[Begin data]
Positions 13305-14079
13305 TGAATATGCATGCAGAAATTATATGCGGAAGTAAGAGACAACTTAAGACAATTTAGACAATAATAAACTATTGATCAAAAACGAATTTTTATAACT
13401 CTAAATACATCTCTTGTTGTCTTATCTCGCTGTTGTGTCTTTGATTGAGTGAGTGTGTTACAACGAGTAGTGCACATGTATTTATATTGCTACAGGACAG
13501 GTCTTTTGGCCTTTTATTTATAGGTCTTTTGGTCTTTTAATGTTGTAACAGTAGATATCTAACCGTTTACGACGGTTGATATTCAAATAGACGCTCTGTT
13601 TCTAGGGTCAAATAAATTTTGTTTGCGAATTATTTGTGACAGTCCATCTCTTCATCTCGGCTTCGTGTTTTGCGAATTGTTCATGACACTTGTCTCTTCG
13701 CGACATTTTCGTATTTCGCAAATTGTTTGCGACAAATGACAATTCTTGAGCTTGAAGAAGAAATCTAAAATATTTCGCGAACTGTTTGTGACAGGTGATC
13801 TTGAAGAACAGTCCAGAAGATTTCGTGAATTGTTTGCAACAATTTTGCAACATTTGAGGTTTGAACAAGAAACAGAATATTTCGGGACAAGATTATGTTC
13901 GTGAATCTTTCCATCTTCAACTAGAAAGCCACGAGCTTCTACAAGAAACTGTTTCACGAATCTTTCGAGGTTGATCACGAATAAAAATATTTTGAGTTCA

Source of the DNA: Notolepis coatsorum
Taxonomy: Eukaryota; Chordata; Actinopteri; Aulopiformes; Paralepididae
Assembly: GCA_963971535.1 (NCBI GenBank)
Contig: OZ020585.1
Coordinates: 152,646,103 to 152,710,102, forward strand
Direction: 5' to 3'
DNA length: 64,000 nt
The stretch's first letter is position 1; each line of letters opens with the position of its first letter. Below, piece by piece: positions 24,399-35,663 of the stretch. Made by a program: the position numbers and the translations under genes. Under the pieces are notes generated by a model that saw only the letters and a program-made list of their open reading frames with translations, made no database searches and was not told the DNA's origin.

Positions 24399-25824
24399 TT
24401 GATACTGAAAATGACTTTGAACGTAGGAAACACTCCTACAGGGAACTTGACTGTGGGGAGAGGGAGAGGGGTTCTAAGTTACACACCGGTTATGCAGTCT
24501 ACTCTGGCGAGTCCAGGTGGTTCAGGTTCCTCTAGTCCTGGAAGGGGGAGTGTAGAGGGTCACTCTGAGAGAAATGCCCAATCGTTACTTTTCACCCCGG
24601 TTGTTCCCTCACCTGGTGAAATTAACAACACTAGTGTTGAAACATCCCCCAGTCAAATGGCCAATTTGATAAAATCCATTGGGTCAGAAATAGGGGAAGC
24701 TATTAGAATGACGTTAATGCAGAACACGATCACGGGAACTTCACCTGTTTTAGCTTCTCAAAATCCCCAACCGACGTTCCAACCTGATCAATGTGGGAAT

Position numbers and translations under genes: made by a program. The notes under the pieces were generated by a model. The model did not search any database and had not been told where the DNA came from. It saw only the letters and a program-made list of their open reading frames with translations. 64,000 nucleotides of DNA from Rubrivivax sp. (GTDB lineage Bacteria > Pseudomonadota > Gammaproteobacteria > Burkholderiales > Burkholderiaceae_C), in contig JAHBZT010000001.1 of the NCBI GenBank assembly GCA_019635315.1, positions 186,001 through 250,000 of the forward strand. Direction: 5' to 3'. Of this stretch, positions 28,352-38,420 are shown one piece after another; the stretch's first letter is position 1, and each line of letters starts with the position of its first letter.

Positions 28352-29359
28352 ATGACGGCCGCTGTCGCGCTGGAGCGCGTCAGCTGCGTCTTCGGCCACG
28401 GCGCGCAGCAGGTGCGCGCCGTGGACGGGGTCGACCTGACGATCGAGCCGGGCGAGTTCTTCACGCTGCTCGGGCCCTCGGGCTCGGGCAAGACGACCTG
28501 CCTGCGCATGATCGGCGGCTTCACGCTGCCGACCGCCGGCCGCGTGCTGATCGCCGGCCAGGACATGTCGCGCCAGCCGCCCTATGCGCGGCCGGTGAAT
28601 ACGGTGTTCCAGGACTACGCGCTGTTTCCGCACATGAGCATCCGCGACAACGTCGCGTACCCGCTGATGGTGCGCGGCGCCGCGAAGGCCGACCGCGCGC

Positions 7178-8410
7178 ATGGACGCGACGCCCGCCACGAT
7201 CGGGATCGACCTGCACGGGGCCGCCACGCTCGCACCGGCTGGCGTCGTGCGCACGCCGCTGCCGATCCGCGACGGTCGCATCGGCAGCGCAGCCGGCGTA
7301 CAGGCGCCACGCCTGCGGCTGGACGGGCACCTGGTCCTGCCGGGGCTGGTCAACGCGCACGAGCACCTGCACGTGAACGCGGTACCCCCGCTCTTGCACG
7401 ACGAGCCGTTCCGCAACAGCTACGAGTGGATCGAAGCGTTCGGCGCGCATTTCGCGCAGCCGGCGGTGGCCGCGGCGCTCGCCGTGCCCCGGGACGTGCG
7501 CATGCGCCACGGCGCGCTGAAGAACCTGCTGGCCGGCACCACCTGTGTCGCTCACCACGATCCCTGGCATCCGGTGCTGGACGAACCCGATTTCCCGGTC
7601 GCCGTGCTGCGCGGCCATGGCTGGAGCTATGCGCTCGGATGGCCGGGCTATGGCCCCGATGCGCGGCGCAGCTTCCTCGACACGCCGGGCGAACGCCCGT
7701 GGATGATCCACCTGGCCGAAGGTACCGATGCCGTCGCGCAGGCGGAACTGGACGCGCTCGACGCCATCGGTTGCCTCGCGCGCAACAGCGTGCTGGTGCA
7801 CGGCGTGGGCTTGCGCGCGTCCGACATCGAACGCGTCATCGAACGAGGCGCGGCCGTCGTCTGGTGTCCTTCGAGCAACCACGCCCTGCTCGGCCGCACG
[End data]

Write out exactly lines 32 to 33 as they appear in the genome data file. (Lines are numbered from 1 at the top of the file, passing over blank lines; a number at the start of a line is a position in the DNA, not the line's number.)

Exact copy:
7301 CAGGCGCCACGCCTGCGGCTGGACGGGCACCTGGTCCTGCCGGGGCTGGTCAACGCGCACGAGCACCTGCACGTGAACGCGGTACCCCCGCTCTTGCACG
7401 ACGAGCCGTTCCGCAACAGCTACGAGTGGATCGAAGCGTTCGGCGCGCATTTCGCGCAGCCGGCGGTGGCCGCGGCGCTCGCCGTGCCCCGGGACGTGCG